When it comes to decency and morality, it has been held in the case of S. Khushboo vs. Kanniammal (2010) that “[n]otions of social morality are inherently subjective and the criminal law cannot be used as a means to unduly interfere with the domain of personal autonomy”, which in the present case is Das’s use of the Kennedy Centre in Washington, D.C. to perform his art. The monologue cannot fit under the ambit of defamation, as truth is an exception to the same, and the entire satire of Das is based on the true two faces of India.
The restrictions under Article 19(2) do not apply to Das. The complaints that have been filed against him in Delhi and Mumbai so far fail to mention any legal ground on which action against Das should be taken.
Das in his monologue is found stating that “I come from an India where our music is bahut hard, but our sentiments are bahut soft”. The recent rise in public intolerance – over Dabur’s queer-friendly Karwa chauth advertisement, or the present case – has left the other side of India which Das talks about, become dominant.
I want to term these people who pressurise organisations like Dabur, and Tanishq to withdraw their advertisements as “political bullies”. They do not act for moral or correct reasons, because if they did, the first person to be attacked would have been Ranaut, or the Bharatiya Janta Party leaders who gave an open threat to the anti-Citizenship (Amendment Act) protestors in early 2020. They do so to suit their own political ideology, and to create a majoritarian rule, which has no place for difference of opinion.
I must clarify, however, that I am not claiming that Das, or for that matter any comedian, who has caught the eye of these political bullies, is a saint. I understand, that there are several other problems that India is facing, the most inherent one being that of caste discrimination, that was left out of the monologue by Das. I am also not a fan of the questionable video clips that Das had made in the past.
However, this piece is not a statement of support for Das. Rather, it is a plea for introspection by the civil society. Cancelling comedians, asking them to comply with a standard we do not even expect from the best of our leaders, and not expressing anger against intolerance when it crosses limits, are things that we all need to resist.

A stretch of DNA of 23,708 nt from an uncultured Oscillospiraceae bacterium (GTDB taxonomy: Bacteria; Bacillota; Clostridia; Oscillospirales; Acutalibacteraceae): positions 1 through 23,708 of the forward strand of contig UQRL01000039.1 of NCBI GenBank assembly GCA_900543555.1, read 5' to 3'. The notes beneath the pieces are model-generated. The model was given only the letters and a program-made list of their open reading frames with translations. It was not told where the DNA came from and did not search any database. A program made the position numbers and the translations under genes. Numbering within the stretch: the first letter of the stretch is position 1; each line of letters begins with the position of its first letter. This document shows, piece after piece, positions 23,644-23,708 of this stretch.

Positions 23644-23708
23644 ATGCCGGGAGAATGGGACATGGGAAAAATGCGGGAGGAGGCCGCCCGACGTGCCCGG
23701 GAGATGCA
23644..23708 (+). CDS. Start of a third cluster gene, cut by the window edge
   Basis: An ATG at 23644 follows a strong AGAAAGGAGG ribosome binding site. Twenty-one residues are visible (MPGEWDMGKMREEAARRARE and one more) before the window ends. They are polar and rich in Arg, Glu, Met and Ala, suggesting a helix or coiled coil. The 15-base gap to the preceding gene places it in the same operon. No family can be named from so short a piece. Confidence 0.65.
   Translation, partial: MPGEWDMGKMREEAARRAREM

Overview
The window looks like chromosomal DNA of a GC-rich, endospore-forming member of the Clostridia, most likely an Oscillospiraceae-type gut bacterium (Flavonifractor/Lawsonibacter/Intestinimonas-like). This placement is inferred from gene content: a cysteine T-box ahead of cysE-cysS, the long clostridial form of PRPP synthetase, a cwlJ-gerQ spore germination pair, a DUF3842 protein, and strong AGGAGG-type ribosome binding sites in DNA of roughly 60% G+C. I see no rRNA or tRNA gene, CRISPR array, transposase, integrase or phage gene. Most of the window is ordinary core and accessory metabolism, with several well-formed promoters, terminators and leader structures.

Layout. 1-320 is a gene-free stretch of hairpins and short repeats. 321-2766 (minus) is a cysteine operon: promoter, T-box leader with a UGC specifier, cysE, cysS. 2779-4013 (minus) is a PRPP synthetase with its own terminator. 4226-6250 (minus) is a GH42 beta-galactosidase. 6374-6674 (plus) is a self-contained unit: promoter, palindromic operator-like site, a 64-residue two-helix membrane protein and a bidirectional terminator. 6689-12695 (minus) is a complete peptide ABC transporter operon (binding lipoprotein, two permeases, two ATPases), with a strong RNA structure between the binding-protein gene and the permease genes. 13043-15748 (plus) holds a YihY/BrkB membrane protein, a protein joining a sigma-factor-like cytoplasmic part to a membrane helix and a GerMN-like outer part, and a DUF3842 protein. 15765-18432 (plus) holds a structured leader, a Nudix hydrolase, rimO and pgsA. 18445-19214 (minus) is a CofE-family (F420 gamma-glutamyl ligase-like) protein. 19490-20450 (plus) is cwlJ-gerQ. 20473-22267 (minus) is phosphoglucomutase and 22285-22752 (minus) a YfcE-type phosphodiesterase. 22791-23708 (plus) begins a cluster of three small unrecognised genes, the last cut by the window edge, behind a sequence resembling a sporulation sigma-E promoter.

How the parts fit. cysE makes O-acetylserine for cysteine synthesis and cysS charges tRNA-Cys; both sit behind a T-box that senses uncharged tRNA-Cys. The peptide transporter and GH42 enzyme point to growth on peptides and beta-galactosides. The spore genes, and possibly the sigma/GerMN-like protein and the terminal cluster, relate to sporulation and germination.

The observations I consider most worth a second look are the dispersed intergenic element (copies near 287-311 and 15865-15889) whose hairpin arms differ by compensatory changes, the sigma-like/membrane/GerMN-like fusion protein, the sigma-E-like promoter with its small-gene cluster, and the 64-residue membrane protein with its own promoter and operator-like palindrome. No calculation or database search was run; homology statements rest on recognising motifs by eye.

American author and activist Helen Keller once said that, “The highest result of education is tolerance”. Is the rising degree of intolerance in the civil society indicative of its inability to reap the highest result from education? Talking about the problems that the country is facing through satire, and on the stage that is used to share extremely important issues affecting us, is not washing your dirty linen in public. Rather, it is a wake-up call to ask the right questions to the right people.
Sex education in school curriculums, consent classes, queer affirmative pronouns, queer representation, leaders who represent the progressive outlook, and mostly, the attitude to take a joke as a joke, are some of the things that our country needs, and this can only happen when we ask the authority the right questions and demand a satisfactory response.
We can not have any more Agrima Joshuas, or Munawar Faruquis. What “tarnishes India’s image abroad” is that our country of 138 crore people, who got their independence on the principle of ahimsa, threatens to throw comedians, journalists and human rights activists in jail for literally doing their job.
There is a particular line of Das that has stayed with me, and which I find is an appropriate way to end this piece. “I come from an India that will not shut up, but I come from an India that refuses to speak up”. So, speak up, be the better part of India. (IPA Service)
Courtesy: The Leaflet